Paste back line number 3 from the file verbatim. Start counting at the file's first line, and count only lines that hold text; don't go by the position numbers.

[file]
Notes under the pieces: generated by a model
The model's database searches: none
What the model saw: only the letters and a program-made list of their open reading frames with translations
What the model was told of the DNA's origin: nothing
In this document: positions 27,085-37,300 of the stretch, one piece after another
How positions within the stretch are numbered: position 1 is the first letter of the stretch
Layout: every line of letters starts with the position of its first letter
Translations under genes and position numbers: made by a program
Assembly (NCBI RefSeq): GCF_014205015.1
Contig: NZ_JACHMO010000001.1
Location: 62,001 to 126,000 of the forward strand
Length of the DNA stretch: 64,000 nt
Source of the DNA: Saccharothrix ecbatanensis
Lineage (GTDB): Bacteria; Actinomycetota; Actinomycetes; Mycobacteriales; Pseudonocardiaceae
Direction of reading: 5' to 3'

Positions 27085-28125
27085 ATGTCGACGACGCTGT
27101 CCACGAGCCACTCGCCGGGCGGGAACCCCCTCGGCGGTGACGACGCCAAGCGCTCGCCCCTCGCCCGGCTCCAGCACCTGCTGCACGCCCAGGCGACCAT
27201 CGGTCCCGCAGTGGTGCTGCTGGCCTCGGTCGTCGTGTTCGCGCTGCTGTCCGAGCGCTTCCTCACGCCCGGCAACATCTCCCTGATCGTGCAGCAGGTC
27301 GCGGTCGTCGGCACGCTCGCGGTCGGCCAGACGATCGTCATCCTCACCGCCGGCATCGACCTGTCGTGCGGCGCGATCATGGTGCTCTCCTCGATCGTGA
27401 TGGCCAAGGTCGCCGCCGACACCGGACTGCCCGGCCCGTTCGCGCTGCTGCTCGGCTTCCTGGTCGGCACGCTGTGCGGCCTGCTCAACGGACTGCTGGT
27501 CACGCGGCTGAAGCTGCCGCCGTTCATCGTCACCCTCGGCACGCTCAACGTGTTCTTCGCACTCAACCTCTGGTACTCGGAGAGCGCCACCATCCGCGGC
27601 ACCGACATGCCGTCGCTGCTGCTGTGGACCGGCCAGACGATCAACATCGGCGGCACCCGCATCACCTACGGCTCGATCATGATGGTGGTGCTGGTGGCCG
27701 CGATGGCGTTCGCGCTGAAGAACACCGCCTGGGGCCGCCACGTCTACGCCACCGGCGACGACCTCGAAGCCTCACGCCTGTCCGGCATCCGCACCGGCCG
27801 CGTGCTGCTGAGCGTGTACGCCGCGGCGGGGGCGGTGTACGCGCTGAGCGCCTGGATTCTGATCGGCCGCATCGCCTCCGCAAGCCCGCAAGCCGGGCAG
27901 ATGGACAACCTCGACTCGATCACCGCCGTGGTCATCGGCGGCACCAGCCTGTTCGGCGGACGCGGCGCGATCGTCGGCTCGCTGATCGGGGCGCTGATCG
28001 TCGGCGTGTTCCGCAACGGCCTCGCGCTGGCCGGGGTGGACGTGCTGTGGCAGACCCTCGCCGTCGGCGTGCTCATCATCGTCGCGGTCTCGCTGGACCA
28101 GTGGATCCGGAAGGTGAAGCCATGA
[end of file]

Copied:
What the model saw: only the letters and a program-made list of their open reading frames with translations